By Stephen Downes
July 4, 2005

Using Discussion Webs to Develop an Academic Community of Learners
This is a good article, even if the authors leave the term 'discussion web' undefined throughout (I assume they mean a discussion board with a linking capacity). Essentially, it is an analysis of the use of online discussion in a teacher course with an eye toward the development of community. Mostly I'm uncomfortable with this sort of analysis - 17 people dicussing things in isolation hardly seems like a community, and when things like 'chit chat' are classified as 'failures' I think the analysis is missing the point. But mainly I'm uncomfortable with stuff like this: "Meaning is a dialogic relationship between the question and the response." No it isn't. But more to the point, does the content tell us about the community (assuming there even is a community)? Why would we assume this? Via EDUCAUSE. By Eugene Matusov, Renee Hayes and Mary Jane Pluta, Educational Technology & Society, June, 2005 [Refer][Research][Reflect]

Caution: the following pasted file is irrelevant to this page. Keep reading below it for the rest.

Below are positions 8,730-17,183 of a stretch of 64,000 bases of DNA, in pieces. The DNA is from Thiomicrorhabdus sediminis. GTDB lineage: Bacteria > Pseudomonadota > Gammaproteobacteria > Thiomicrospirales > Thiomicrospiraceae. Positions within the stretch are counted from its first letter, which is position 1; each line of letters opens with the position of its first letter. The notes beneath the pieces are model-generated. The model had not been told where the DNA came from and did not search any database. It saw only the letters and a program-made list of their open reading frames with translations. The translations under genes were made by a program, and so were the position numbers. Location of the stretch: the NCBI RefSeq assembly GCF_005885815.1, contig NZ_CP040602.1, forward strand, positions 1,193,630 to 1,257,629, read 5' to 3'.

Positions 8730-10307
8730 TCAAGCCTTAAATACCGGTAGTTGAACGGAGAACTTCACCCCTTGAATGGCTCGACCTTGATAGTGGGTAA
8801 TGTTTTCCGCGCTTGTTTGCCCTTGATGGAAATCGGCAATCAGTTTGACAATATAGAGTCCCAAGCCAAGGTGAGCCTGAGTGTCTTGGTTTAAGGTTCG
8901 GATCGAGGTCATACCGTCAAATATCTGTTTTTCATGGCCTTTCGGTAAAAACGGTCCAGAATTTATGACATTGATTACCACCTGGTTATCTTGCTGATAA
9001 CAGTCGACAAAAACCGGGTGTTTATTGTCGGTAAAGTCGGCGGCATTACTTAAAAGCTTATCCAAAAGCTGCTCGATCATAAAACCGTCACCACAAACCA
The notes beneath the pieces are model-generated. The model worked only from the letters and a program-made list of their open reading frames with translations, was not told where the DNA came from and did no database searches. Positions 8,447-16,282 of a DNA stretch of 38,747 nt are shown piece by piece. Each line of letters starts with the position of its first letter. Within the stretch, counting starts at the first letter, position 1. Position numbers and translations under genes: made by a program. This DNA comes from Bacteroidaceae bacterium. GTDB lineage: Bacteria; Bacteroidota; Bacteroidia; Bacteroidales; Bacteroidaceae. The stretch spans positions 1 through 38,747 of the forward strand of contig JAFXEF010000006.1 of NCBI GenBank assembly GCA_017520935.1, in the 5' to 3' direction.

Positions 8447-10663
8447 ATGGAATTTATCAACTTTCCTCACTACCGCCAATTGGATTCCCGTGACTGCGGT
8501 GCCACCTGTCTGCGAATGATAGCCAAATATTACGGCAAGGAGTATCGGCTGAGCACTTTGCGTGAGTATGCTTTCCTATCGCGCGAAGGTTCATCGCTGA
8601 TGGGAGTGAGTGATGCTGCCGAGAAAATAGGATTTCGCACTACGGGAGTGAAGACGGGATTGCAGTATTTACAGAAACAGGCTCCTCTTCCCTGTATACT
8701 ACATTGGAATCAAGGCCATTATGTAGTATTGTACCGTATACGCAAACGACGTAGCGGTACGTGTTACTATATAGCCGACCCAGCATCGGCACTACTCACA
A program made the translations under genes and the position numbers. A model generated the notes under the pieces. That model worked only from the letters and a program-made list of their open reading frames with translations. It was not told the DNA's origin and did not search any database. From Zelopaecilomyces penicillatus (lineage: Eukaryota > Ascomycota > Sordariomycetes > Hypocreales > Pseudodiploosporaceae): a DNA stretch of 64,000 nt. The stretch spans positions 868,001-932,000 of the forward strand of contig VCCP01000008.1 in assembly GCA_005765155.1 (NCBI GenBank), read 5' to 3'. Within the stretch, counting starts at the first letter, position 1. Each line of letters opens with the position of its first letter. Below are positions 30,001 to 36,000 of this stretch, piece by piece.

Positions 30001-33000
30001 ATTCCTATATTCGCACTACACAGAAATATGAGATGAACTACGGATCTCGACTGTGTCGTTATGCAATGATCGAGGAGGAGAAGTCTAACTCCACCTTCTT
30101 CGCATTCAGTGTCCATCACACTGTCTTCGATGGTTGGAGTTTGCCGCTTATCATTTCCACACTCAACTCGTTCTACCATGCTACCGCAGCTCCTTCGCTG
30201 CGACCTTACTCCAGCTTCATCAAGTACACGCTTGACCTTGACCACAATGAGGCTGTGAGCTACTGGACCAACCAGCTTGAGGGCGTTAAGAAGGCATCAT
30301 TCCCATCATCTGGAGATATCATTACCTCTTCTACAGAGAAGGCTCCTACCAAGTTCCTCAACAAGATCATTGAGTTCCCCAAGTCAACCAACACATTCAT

Is iPodder.org’s Directory Still Relevant?
D'Arcy Norman questions whether his iPodder Educational Directory is relevant, and in so doing provides a great list of podcasting directories. Unrelated: Norman also links to a nifty photo stitching application. By D'Arcy Norman, D’Arcy Norman Dot Net, June 30, 2005 [Refer][Research][Reflect]

20 Technology Skills Every Educator Should Have
OK, they aren't talking high level skills here - more like things like word processing, spreadsheets, digital cameras, and the like. And it's not a bad list (but 'copyright' is not a technology skill - sheesh). But even better: along with each skill there is a short description and - get this - links that take you to places where you can elarn the skill they're talking about! Great stuff! That's the way online articles (and for that matter, online learning) should work. Via ADL Co-Lab News. By Laura Turner, T.H.E. Journal, June, 2005 [Refer][Research][Reflect]

ADL writes: "Cisco Systems is rolling out a web portal this week that it hopes will help more young students become interested in math and science careers as well as education in general." It's not really a portal; there aren't any outside links. It's not really a gaming site either, despite this notice. It's a site with activities and games for young computer users. There's a really weird vide to this site, though, with the whole 'hacker busters' theme (who thought of that?). It's like the hackers (view them in these sticker pages, or as described in these poems) are the new communists - or something. Weird. Disturbing. By Various Authors, Cisco, July, 2005 [Refer][Research][Reflect]